Measure Twice - Cut Once

“You can’t manage what you can’t measure,” is an old but true business adage.  In Chapter Four, the author provides a variety of ways that Compliance Officers can show their leadership how well the compliance program is faring.  Like the previous chapter, Ms. Grant-Hart provides a practical set of prospective compliance program measures, including a great sample of a Compliance Dashboard, which can be reported on monthly, quarterly, and annually.   If your leadership doesn’t know the results of your good compliance work, how can they support it with the requisite resources?  This is a key role for any Compliance Officer.

Compliance Officers can often be associated with negativity and criticality.  In Chapter Five, the author provides a plethora of tactics that can help overcome these potential perceptions.  If you aren’t approachable, and employees and staff cannot talk openly with you, your effectiveness may be lessened.   I found Chapter Five to be one of my favorites and the tips Kristy provides in here are very easy-to-implement, yet powerful.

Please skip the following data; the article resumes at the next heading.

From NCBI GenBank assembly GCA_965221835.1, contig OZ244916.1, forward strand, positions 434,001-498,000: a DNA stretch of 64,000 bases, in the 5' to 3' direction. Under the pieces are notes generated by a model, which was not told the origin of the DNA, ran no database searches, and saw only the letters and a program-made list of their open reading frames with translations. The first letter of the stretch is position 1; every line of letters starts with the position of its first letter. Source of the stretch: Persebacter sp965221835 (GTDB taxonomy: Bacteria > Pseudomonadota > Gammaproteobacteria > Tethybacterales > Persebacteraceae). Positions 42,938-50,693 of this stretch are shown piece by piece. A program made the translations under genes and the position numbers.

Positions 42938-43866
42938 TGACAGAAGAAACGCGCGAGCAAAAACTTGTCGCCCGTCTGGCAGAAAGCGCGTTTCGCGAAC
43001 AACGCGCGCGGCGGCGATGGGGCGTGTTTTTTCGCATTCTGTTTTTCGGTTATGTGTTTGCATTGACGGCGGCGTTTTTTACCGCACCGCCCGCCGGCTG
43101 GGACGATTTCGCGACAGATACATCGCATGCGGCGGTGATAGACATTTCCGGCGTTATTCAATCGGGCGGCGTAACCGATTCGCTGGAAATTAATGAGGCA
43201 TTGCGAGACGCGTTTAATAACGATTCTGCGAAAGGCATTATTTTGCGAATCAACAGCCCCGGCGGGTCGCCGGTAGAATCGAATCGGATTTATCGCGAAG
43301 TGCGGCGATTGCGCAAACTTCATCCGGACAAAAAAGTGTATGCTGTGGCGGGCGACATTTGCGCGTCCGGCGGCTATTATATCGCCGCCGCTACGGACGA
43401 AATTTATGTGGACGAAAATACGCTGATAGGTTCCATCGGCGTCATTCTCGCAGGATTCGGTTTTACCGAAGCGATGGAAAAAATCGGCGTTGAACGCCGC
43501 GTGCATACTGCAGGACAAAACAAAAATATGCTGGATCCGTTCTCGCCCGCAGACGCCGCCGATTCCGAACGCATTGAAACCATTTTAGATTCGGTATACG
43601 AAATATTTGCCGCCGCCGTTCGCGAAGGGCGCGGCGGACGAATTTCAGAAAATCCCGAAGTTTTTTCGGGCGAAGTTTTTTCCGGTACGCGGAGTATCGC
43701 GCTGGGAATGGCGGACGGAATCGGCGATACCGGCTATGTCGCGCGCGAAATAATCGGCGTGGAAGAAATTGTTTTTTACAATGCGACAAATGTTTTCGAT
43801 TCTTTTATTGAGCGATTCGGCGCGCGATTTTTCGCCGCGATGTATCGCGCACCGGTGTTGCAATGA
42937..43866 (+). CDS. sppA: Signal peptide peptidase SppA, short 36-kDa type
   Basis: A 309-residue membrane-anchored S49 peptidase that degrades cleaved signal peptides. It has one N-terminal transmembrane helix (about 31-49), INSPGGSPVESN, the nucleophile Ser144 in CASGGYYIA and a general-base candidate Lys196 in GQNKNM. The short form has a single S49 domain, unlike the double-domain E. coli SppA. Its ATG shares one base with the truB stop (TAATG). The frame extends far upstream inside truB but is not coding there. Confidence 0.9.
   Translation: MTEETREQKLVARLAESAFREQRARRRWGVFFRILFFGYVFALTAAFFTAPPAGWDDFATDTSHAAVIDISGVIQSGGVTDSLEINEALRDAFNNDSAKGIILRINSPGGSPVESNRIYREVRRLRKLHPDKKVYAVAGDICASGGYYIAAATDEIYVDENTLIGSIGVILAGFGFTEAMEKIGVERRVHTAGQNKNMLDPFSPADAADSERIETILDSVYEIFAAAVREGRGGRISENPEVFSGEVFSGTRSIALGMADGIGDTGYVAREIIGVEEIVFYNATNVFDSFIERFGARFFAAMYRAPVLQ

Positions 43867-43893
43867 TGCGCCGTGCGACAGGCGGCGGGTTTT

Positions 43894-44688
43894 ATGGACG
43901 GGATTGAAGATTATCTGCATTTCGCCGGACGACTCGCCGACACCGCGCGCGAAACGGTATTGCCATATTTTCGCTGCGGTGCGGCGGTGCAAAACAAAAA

Have you ever worked with an in-your-face salesperson who wouldn’t let you speak or ask questions or raise objections?  Do you remember how annoying that was?  Chapter Six is about the art of listening how powerful this skill is for anyone in the sales (think Compliance Officer) role.  The more you listen to your clients.  The more open-ended questions you ask your clients.  The more they will share with you.  This lets you pull together a solution, which will truly align with their primary motivators and their business needs.  AND, it minimizes the chance of recommending the wrong solution(s).

In Chapter Seven, the reader is exposed to some higher-level persuasion techniques.  Note that ALL sales are about making a persuasive argument.  The author introduces some concepts, which can help the Compliance Officer get the desired end result.  These include the appropriate use of fear (and follow-up actions), the relationship between emotion and logic in the buying process, the power of asking for a favor, and the secret word that will make you 50% more persuasive.  You’ll need to read the book to see what that word is.

As a person who has been in a sales role, in one way or another, for the last 25 years, I really enjoyed Chapter Eight, “I’m the Expert.”  Think about it.  Especially when purchasing services or complex products, don’t you want to buy from an expert?   I have found being a Subject Matter Expert (SME) in your field can be a catalyst for sales.  This chapter provides plenty of ways the Compliance Officer can become an expert and with this drive more influence in the organization.  This includes activities such as writing articles, speaking at conferences, and seeking organizational compliance awards.